Supreme Court Justice Ruth Bader Ginsburg, who died last week at the age of 87, lived long enough to become a cultural icon. She was also someone frequently called upon to offer life advice, or more recently advice on repairing a system of government that feels irreparably broken. Shortly after the residential inauguration of Donald Trump in January 2017, Ginsburg acknowledged in an interview with the BBC that, “We are not experiencing the best of times,” but added, “I am optimistic in the long run. A great man once said that the true symbol of the United States is not the bald eagle. It is the pendulum. And when the pendulum swings too far in one direction it will go back.”

I would never deny the swampy aspects of Washington, DC, but the city is also home to thousands of mild-mannered public servants who possess a remarkable work ethic, an enthusiasm for the intricacies of democratic governance, and a sense of purpose that their work will matter for future generations.

Ginsburg modeled all of these qualities and demonstrated what can be accomplished with a brilliant mind and six decades of work. Her pendulum image encapsulates the version of American history that focuses on the capacity to self-correct, reinvent and emerge better. Ginsburg’s death forces a reckoning with the veracity of this story.

Approximately 90 minutes after the Supreme Court announced Ginsberg’s death last Friday evening, Senate Majority Leader Mitch McConnell announced that President Trump’s nominee would receive a vote in the Senate. McConnell waited about the same amount of time following the death of Justice Antonin Scalia in February 2016 to announce that President Barack Obama’s nominee would not receive a vote in the Senate.

The party that appeared absent when Obama couldn’t get the Senate to move on his nominee, and weak when Brett Kavanaugh was confirmed as a Justice in 2018, is ready for a fight. 

Two Harvard University political scientists, Steven Levitsky and Daniel Ziblatt, singled out this 2016 decision by McConnell in their book How Democracies Die as indicative of the extent to which American “democracy’s soft guardrails were becoming dangerously unmoored”. McConnell and the Republican legislators who fell in lockstep behind him claimed that the Scalia vacancy occurred too close the 2016 election to permit confirmation of a new nominee.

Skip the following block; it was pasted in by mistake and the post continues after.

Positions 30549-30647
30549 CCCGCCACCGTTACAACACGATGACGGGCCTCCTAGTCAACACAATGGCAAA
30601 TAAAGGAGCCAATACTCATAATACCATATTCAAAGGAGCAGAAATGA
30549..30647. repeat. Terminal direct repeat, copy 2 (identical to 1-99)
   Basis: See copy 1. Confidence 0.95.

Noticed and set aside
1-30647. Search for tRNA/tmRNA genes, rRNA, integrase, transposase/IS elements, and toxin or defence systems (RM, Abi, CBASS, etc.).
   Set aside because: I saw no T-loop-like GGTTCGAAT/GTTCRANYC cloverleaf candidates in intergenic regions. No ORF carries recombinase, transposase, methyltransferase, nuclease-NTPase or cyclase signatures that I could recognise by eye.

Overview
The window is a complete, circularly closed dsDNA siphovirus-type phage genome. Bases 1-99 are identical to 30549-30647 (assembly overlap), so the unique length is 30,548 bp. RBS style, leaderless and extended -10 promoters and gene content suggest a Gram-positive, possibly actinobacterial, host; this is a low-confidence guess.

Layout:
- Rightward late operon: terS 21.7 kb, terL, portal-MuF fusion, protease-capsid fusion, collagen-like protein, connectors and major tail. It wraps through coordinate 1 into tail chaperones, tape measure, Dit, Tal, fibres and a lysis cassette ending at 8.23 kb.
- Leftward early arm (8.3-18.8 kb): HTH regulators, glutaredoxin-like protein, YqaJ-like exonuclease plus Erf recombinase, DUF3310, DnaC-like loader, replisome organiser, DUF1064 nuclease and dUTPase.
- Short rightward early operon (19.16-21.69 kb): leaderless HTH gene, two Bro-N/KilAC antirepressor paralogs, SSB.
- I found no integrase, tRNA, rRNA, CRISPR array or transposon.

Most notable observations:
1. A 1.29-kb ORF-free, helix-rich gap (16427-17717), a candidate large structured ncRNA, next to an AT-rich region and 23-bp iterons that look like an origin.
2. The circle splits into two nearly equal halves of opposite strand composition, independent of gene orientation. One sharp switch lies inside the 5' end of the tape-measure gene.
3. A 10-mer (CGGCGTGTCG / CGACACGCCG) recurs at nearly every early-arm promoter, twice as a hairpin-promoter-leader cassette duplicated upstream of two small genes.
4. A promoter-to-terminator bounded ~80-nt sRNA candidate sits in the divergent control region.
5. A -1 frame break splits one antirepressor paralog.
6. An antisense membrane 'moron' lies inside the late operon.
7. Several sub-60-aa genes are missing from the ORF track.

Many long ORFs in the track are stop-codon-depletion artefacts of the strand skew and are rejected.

A president had not been denied the opportunity to fill a Supreme Court vacancy when he nominated someone before the election of his successor for 147 years. The Senate’s move was a norm-busting expression of raw power, and yes, the Republicans stole the seat. But none of this was front and center in Americans’ political consciousness at time.

When President Trump’s nominee to replace Justice Scalia was confirmed in 2017, Democratic leaders, still reeling from losing to Trump, had barely picked themselves up off the floor. And rank-and-file Democrats, who are distinctly less invested in the courts than their Republican counterparts, seemed to accept that the seat held by the ultra-conservative Scalia would be filled by a Republican president.

Power, along with rank hypocrisy, is on display again, as McConnell plans a vote on Trump’s nominee less than two months ahead of the 2020 election. But the political landscape has changed dramatically. Democratic leaders are emboldened by the durability of Biden’s lead over Trump and the possibility of winning back the Senate. The party that appeared absent when Obama couldn’t get the Senate to move on his nominee, and weak when Brett Kavanaugh was confirmed as a Justice in 2018, is ready for a fight. 

US Supreme Court Justices Ruth Bader Ginsburg (left) and Sonia Sotomayor in 2016 (National Museum of American History Smithsonian Institution/Flickr)

Further, the open seat on the court is now one that belonged to a liberal icon. Thousands of people over the past days have visited the steps of the Supreme Court. In addition to messages of gratitude, mourners are expressing a commitment to honor Ginsburg’s dying wish that her successor not be appointed “until a new president is installed”.

McConnell has two options for advancing Trump’s Supreme Court nominee: he can, in the 40-plus days leading up to the election, expedite a process that takes 70 days on average, or he can wait for the lame duck session after the election, which is also brief – a new Congress will be sworn in on 3 January 2021.

During President Trump’s impeachment trial in January this year, McConnell held his caucus together (with the exception of Mitt Romney and, to a lesser extent, Maine Senator Susan Collins) by creating the illusion of a fair process and providing Republican Senators with a way to justify their vote. But this year and this fight are different. First, there are a number of Republican Senators in tight races where Biden is predicted to win, and they may not be inclined to participate in a rushed confirmation process.

Second, if Justice Ginsburg is replaced by a conservative jurist, the potential for sweeping changes in legal protections is crystal clear. Although the justices appointed by conservative presidents held a 5-4 majority on the court prior to Ginsburg’s death, Chief Justice John Roberts moderated the impact of the majority by occasionally aligning with the more liberal justices and narrowing the scope of opinions.  A 6-3 majority would likely erase that moderation and pose a direct threat to abortion rights, gay rights, and the now popular Obama-era healthcare law.  

McConnell’s strategy and the Democrats’ response will play out in the coming weeks and months. But more importantly, Americans will vote and determine whether Ginsburg’s pendulum is likely to teeter at one extreme or begin to swing back.